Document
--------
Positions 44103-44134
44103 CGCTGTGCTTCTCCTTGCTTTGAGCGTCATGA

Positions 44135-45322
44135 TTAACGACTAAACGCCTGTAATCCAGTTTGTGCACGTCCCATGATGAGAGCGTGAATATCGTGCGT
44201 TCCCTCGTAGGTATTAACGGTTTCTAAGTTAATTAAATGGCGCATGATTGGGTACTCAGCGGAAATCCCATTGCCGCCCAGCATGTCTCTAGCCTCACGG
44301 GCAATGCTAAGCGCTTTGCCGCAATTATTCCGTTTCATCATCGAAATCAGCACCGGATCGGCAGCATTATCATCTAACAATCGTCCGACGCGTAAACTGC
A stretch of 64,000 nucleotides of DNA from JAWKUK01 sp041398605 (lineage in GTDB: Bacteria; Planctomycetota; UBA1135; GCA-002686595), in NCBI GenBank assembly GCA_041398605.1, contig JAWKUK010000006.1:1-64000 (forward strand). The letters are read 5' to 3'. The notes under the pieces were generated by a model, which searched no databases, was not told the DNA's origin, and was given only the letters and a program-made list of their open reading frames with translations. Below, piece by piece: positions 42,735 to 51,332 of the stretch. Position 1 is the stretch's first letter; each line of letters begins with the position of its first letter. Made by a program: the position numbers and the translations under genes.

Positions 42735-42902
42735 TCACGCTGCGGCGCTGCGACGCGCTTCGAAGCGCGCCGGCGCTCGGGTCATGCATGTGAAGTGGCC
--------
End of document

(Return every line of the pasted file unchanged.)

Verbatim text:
Positions 44103-44134
44103 CGCTGTGCTTCTCCTTGCTTTGAGCGTCATGA

Positions 44135-45322
44135 TTAACGACTAAACGCCTGTAATCCAGTTTGTGCACGTCCCATGATGAGAGCGTGAATATCGTGCGT
44201 TCCCTCGTAGGTATTAACGGTTTCTAAGTTAATTAAATGGCGCATGATTGGGTACTCAGCGGAAATCCCATTGCCGCCCAGCATGTCTCTAGCCTCACGG
44301 GCAATGCTAAGCGCTTTGCCGCAATTATTCCGTTTCATCATCGAAATCAGCACCGGATCGGCAGCATTATCATCTAACAATCGTCCGACGCGTAAACTGC
A stretch of 64,000 nucleotides of DNA from JAWKUK01 sp041398605 (lineage in GTDB: Bacteria; Planctomycetota; UBA1135; GCA-002686595), in NCBI GenBank assembly GCA_041398605.1, contig JAWKUK010000006.1:1-64000 (forward strand). The letters are read 5' to 3'. The notes under the pieces were generated by a model, which searched no databases, was not told the DNA's origin, and was given only the letters and a program-made list of their open reading frames with translations. Below, piece by piece: positions 42,735 to 51,332 of the stretch. Position 1 is the stretch's first letter; each line of letters begins with the position of its first letter. Made by a program: the position numbers and the translations under genes.

Positions 42735-42902
42735 TCACGCTGCGGCGCTGCGACGCGCTTCGAAGCGCGCCGGCGCTCGGGTCATGCATGTGAAGTGGCC